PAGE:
Boris facing more disaster as ‘green’ power station emits more CO2 than many coal plants
PRIME MINISTER Boris Johnson is facing another crisis as the UK’s largest renewable power plant faces sharp criticism from environmentalists.
Mr Johnson is facing pressure from environmentalists to reinvest government subsidies given to Drax, the country’s largest renewable energy plant and spend more on cleaner sources of energy, like solar and wind. The Drax power station near Selby, Yorkshire, is having its green credentials challenged by environmental groups. In 2020, the plant generated 11 percent of the UK’s renewable power, which was enough for four million homes.
However, climate think tank Ember estimates Drax power station could be the single largest source of carbon dioxide in the UK.
According to the report, the plant is among the biggest sources of carbon dioxide and PM10 particulate matter air pollution of all EU power stations and emits more than many coal plants.
The gigantic station uses wood pellets which are imported from the US on enormous ships that take up to 21 days in transit.
These pellets are a key component of generating energy for the plant as the chips are pulverised, blown in a boiler and then burnt, creating steam that powers turbines.
The UK is the largest consumer of wood pellets in the world and uses them for biomass, which is a massive industry that is growing in value and scale.
Biomass energy is considered to be renewable even though it involves burning organic matter like wood as fuel.
Hence, greenhouse gas emissions from the trees being burnt are not counted from the place they are burnt, but rather from the land where they were chopped down.
Environmental activists have accused this piece of climate accounting as being “greenwashed”.
Mary Booth, founder of the environmental organisation Partnership for Policy Integrity, said: “Just because something is counted as zero because of an accounting convention does not mean it’s carbon neutral.”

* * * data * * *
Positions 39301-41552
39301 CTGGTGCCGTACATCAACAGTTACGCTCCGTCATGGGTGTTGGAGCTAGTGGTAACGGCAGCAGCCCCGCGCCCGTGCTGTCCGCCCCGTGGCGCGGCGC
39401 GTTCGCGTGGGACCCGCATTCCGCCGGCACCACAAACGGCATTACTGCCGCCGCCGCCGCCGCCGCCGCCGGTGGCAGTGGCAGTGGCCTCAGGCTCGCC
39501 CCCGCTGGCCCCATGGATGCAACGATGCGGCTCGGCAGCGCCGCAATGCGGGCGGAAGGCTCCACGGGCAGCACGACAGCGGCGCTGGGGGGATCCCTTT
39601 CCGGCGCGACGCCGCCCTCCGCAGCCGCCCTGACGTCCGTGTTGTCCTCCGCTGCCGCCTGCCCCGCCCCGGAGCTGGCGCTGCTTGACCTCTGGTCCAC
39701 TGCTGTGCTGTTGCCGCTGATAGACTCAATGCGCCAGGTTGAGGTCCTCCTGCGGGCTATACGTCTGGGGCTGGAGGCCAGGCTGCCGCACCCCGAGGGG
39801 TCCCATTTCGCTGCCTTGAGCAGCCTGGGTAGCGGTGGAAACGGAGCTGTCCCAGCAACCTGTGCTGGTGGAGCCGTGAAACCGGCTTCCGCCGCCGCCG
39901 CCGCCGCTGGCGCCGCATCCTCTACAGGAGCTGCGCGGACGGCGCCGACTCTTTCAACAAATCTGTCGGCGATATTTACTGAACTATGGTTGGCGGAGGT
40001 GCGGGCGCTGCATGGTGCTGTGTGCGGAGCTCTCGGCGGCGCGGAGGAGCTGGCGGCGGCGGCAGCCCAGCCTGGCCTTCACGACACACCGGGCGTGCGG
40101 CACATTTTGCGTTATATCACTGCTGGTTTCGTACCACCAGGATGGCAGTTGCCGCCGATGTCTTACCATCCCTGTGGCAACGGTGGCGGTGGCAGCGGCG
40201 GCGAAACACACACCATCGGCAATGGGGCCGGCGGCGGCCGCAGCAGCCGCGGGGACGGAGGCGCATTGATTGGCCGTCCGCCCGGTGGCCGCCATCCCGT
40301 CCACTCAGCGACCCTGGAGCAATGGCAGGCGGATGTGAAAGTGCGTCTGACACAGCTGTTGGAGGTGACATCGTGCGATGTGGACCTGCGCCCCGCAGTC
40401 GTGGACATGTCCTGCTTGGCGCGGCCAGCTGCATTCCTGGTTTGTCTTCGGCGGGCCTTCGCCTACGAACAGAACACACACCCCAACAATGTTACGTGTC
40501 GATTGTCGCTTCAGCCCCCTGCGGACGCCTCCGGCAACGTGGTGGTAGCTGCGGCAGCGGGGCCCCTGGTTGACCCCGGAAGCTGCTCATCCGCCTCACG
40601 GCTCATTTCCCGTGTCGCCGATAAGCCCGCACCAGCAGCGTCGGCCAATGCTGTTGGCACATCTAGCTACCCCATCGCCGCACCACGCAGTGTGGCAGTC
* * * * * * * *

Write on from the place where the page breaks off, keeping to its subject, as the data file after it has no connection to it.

According to the think tank Chatham House, wood pellets that were purchased from the US and then burnt in the UK generated 13-16 million tonnes of CO2 emissions in 2019 – equivalent to the emissions from six to seven million cars.
Drax disputes this analysis. A company spokesperson says its biomass “meets the highest sustainability standards and these ensure that we do not use biomass that causes deforestation, forest decline or carbon debt”.
According to ​​Drax’s latest annual report, its largest source of biomass pellets is low-grade roundwood.
These pellets are not waste matter and residue, but rather they are cheap quality wood with low economic value.
However, climate activists argue that those trees did have a significant environmental value, as they would still be able to absorb atmospheric carbon if left intact.
In 2020, Drax received £832m in UK Government subsidy funds, which are set to continue until at least 2027.
Many environmentalists would rather see this kind of support directed to wind and solar energy, which are more energy-efficient, cost-effective and more carbon-neutral, compared to biomass energy.
At the COP26 climate summit in Glasgow, governments of the world did not take a clear stance on biomass.
However, the Glasgow Leaders’ Declaration on Forests and Land Use, which was signed by leaders of over 130 countries, commits them to curbing deforestation by 2030.

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